In further analyses, we considered clinical atherosclerotic CVD separate from congestive HF because their underlying disease mechanisms likely differ. We found no association between the APOL1 risk variants and incident MI, coronary heart disease, or stroke. These findings are in accordance with results from the ARIC (Atherosclerosis Risk in Communities) study and SPRINT trial, which also reported no significant association between the APOL1 high‐risk variants and incident or prevalent CVD, respectively.20, 25 On the other hand, the JHS and WHI (Women's Health Initiative) both demonstrated a significantly increased risk for a major adverse cardiovascular event among people with 2 versus 0 APOL1 high‐risk alleles,21 whereas the CHS noted an increased risk of MI but not stroke or cardiovascular mortality.22 The reasons for these discrepant findings are unclear, although differences in study populations likely contribute, including varying ages and comorbidities.20, 21, 22, 25
Our study is one of few to examine the association of APOL1 with incident HF. We found that people with the APOL1 high‐risk genotypes were more likely to develop HF compared with the low‐risk genotypes. Prior studies have demonstrated that incident HF is much more common in blacks compared with whites.26, 27 While this difference in risk has primarily been attributed to the higher burden of traditional cardiovascular risk factors among blacks, perhaps risk variants in the APOL1 gene contribute as well.26, 27, 29 Upon further investigation, we found that this association between APOL1 high‐risk status and incident HF was only slightly attenuated by hypertension and not at all by kidney function markers. APOL1 expression is driven by inflammation, and its protein product has been found in endothelial and vascular smooth muscle cells within the kidney.16, 55 Among individuals with decompensated HF, different variants in the APOL1 gene have been associated with differential responsiveness to furosemide‐based diuretic regimens, and whether differences in response to medications may explain observed associations is not known.56 Perhaps the APOL1 risk variants increase risk for HF via endothelial dysfunction or abnormalities in cardiac remodeling. Alternatively, the APOL1 risk variants may be associated with HF caused by effects on the kidney that are not sufficiently captured by traditional clinical markers or by causing defects in sodium handling. Our significant results for congestive HF should be interpreted with caution. Although increased left ventricular mass would have potentially explained the association between the APOL1 risk variants and incident HF risk in MESA,57 we did not find an association between the risk variants and left ventricular mass. Unlike our study, the CHS reported no difference in risk of incident congestive HF between APOL1 high‐ and low‐risk individuals. The CHS cohort, however, consisted of much older individuals with a mean age of ≈73 years.22 Further studies are needed to clarify the role of the APOL1 high‐risk variants in HF, and the findings of this study need replication. Distinctions should also be made between HF with preserved versus reduced ejection fraction, as the pathogeneses of these 2 types of HF are different.
Study Strengths and Limitations
Our study has several strengths. First, we utilized data from a well‐described cohort of individuals. Second, follow‐up was extensive, with a mean duration of ≈11 years. Third, CAC, CIMT, and left ventricular mass were collected in a standardized manner while all clinical atherosclerotic CVD and HF events were adjudicated using prespecified criteria. Finally, our study population was free of clinical CVD at baseline, thus allowing us to examine the variants' associations with first incident CVD event. Limitations include the relatively small number of events, limiting our power to detect small to moderate effect sizes. In addition, our analyses on subclinical CVD were cross‐sectional. Still, our findings on CAC, CIMT, and left ventricular mass provide insight on potential mechanisms by which the APOL1 risk variants are hypothesized to cause CVD. While it is possible to have copy number variation at the APOL1 locus, these are very rare, and thus we are unable to test associations of additional possible genotypes with outcomes. Finally, the multiple models could lead to multiple comparisons problems and subsequent false‐positive findings.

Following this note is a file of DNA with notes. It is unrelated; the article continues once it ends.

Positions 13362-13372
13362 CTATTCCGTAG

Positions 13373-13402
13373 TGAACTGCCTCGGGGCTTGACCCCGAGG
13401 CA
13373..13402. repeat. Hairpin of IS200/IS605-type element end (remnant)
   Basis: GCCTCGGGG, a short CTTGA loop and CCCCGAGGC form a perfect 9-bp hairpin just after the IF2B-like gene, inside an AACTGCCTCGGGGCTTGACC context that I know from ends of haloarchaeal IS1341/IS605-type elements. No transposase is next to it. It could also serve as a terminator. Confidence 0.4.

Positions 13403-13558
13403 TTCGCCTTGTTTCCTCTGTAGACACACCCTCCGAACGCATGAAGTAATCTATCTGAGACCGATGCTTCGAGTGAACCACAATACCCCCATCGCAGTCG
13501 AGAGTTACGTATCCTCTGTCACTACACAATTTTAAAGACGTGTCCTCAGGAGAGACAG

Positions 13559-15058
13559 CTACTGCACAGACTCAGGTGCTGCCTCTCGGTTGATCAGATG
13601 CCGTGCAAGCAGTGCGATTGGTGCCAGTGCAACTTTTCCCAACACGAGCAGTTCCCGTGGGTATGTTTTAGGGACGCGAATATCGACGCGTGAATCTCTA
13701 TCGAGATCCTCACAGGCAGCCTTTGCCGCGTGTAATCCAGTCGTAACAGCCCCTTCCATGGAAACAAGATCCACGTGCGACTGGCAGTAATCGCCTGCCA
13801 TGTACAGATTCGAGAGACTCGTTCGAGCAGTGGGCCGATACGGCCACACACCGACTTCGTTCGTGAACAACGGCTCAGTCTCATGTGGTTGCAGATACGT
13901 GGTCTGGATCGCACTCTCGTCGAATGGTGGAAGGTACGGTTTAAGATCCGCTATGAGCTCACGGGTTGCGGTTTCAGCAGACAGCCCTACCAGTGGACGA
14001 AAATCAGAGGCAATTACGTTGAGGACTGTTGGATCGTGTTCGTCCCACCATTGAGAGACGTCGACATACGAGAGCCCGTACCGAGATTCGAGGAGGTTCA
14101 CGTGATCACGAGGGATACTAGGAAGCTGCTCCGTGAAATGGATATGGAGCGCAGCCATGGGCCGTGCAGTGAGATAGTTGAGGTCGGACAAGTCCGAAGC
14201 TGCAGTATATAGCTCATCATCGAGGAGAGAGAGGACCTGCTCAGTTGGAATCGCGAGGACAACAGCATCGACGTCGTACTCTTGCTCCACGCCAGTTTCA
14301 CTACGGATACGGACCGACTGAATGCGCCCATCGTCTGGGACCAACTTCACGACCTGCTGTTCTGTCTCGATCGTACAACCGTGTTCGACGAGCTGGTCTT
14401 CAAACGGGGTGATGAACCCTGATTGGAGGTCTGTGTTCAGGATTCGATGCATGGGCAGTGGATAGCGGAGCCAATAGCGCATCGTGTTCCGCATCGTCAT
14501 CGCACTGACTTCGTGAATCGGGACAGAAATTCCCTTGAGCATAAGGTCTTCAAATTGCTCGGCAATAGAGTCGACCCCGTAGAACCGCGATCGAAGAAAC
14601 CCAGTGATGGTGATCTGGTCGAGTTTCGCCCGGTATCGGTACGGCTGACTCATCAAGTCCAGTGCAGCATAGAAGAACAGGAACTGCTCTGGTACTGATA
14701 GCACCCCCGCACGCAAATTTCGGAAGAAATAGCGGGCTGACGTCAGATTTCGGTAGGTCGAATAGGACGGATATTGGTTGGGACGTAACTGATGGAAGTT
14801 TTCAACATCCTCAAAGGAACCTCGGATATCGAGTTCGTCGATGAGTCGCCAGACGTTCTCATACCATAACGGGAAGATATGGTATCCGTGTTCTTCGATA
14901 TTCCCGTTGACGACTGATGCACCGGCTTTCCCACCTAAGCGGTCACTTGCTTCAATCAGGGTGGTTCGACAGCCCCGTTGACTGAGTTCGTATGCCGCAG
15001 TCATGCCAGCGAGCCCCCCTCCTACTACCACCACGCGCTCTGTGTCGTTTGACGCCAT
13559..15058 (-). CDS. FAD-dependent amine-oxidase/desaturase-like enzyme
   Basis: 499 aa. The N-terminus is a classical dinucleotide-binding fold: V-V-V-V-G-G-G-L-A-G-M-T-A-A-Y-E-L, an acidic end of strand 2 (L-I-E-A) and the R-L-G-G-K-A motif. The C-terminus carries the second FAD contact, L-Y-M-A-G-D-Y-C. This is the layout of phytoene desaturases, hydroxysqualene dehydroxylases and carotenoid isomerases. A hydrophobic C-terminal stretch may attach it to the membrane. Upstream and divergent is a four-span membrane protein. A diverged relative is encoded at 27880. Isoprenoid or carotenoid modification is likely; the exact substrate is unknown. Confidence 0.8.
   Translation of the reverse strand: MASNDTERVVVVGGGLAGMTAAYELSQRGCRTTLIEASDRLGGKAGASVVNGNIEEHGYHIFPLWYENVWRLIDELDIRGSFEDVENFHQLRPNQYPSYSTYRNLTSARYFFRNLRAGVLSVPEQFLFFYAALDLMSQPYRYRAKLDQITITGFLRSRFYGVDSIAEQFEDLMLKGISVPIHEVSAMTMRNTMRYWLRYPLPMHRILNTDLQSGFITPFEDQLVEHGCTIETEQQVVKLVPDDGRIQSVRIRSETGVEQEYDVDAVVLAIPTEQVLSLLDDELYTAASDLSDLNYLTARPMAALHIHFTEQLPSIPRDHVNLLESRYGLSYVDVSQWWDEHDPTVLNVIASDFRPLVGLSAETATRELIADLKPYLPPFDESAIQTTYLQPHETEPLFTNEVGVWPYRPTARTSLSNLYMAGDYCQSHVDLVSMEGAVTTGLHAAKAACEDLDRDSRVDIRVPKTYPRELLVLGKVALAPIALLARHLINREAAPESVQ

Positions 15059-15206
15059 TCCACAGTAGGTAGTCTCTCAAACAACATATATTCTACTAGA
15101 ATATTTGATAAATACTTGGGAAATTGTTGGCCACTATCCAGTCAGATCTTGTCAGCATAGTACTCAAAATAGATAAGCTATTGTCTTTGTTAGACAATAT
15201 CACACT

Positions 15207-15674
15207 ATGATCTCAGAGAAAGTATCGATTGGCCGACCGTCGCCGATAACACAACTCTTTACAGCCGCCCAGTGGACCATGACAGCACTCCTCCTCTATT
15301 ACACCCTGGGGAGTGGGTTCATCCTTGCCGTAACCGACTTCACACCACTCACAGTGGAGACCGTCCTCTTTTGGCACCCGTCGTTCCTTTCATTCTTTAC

We report that the APOL1 high‐risk variants are not associated with subclinical or clinical atherosclerotic CVD; however, they may be associated with an increased risk of incident HF. Given that the APOL1 risk variants are associated with chronic kidney disease, a known risk factor for CVD and HF, clarifying the role of APOL1 high‐risk alleles in subclinical, clinical atherosclerotic CVD, and HF is of utmost importance.
Sources of Funding
Chen is funded by the Extramural Grant Program by Satellite Healthcare, a not‐for‐profit renal care provider. This work was supported by the following grants of Peralta: National Institutes of Health/National Institute of Diabetes and Digestive and Kidney Diseases grant R03DK095877 and the Robert Wood Johnson Foundation––Harold Amos Medical Faculty Development Grant. MESA and the MESA SHARe project are conducted and supported by the National Heart, Lung, and Blood Institute (NHLBI) in collaboration with MESA investigators. Support for MESA is provided by contracts HHSN268201500003I, N01‐HC‐95159, N01‐HC‐95160, N01‐HC‐95161, N01‐HC‐95162, N01‐HC‐95163, N01‐HC‐95164, N01‐HC‐95165, N01‐HC‐95166, N01‐HC‐95167, N01‐HC‐95168, N01‐HC‐95169, UL1‐TR‐000040, UL1‐TR‐001079, UL1‐TR‐001420, UL1‐TR‐001881, and DK063491. Funding for SHARe genotyping was provided by NHLBI contract N02‐HL‐64278. Genotyping was performed at Affymetrix (Santa Clara, California, USA) and the Broad Institute of Harvard and MIT (Boston, Massachusetts, USA) using the Affymetrix Genome‐Wide Human SNP Array 6.0.
Chen previously owned stock in Pfizer Pharmaceuticals. Peralta owns stock in and is a consultant for Cricket Health, Inc. and previously was a consultant for Vital Labs, Inc. The other authors have nothing to disclose.
Table S1. Cross‐Sectional Associations of APOL1 Risk Variants With Subclinical Cardiovascular Disease Measures at the Baseline Examination in MESA Using Additive (Per Additional APOL1 Risk Allele) and Dominant (0 Versus 1 or 2 APOL1 Risk Alleles) Genetic Models
Table S2. Association of APOL1 Risk Variants With Incident Cardiovascular Disease Events in MESA Using Additive (Per Additional APOL1 Risk Allele) and Dominant (0 Versus 1 or 2 APOL1 Risk Alleles) Genetic Models
Table S3. Association of APOL1 Risk Variants With Incident HF in MESA Using Additive (Per Additional APOL1 Risk Allele) and Dominant (0 Versus 1–2 APOL1 Risk Alleles) Genetic Models
The authors thank the other investigators, the staff, and the participants of the MESA study for their valuable contributions. A full list of participating MESA investigators and institutions can be found at http://www.mesa-nhlbi.org. This manuscript has been reviewed by MESA for scientific content and consistency of data interpretation with previous MESA publications.